With one of the most crucial midterm elections in recent US history less than a week away, early voter turnout appears to have nearly doubled from 2014, shattering records along the way.
The 2014 midterms saw 12,938,596 total votes cast with six days before the elections, compared to 24,024,621 total votes cast by Wednesday.
Meanwhile, battleground states like Texas – where progressive candidates like Beto O’Rourke have threatened to unseat Republican incumbents like Ted Cruz – have seen record-level early voter turnout ahead of Election Day.
The 2018 figures are atypical for midterm elections, which generally see far fewer ballots during early voting and on Election Day; in fact, this year’s early voter turnout is more comparable to a presidential election season.
For example, 2016, saw just over 29m votes cast with six days to go until the election.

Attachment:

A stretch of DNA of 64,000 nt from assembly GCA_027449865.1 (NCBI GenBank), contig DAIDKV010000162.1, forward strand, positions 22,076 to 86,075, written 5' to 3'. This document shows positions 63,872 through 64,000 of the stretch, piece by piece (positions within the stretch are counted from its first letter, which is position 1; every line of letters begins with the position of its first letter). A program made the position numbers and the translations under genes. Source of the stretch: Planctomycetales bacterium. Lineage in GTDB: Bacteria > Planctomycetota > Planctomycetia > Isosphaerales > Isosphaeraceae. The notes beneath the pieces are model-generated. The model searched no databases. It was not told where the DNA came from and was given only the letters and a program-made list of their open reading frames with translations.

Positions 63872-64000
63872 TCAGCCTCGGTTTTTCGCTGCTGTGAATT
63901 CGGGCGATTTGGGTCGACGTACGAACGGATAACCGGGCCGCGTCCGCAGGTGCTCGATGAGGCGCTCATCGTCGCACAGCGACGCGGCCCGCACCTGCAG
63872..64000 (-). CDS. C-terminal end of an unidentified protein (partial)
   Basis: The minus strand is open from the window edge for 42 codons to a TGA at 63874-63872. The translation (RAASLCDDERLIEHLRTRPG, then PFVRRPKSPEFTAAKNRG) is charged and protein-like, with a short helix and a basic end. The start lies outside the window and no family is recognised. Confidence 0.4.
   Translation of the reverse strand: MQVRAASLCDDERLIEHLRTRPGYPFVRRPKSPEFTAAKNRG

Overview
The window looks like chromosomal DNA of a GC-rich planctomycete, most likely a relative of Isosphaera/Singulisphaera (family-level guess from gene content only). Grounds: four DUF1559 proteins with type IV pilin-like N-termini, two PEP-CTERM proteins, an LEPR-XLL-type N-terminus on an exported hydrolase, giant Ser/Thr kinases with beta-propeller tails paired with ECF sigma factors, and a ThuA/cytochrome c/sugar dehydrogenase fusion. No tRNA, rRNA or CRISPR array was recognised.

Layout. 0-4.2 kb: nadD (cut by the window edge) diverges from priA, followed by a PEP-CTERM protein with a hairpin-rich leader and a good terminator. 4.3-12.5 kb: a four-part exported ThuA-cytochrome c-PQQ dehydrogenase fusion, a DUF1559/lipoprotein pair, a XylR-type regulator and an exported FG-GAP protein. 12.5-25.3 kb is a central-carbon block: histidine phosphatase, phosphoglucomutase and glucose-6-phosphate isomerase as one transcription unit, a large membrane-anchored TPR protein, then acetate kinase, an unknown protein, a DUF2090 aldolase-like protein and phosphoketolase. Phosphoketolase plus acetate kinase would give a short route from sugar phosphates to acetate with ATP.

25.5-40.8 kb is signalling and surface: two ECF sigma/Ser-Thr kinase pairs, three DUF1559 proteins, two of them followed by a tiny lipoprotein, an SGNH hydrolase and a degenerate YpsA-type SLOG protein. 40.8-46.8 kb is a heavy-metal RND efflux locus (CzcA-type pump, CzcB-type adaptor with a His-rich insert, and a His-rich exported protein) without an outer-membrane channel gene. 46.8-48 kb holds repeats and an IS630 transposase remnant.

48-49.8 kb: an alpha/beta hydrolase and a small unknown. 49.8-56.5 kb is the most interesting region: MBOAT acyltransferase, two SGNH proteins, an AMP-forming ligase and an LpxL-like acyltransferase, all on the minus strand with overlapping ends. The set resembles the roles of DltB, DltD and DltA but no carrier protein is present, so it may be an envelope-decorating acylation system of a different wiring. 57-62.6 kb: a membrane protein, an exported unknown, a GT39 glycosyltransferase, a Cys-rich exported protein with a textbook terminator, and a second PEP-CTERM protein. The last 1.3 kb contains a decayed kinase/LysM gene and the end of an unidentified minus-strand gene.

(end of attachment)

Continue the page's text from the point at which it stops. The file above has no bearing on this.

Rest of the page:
Records have been shattered across the country, including in the Lone Star state where Harris County saw the largest number of voters on the first day of early voting ever, casting more than 63,000 ballots.
Both Democrats and Republicans alike have been casting their ballots early, with 43 per cent of the total early voter turnout being Republican voters and 41 per cent being Democrats, according to NBC News.
Those levels are comparable to 2016, which saw 43 per cent of Democrats and 40 per cent of Republicans making up the total turnout with just six days left until the election.
Donald Trump has scheduled nearly a dozen remaining rallies nationwide to campaign for conservative lawmakers who support his “America First” agenda, and reportedly plans to continue injecting himself into local races ahead of the midterms.
A surge of energy appears to have swept over Democratic voters, according to the latest generic ballot polling, which shows the minority party holding a 17-point edge in the upcoming elections.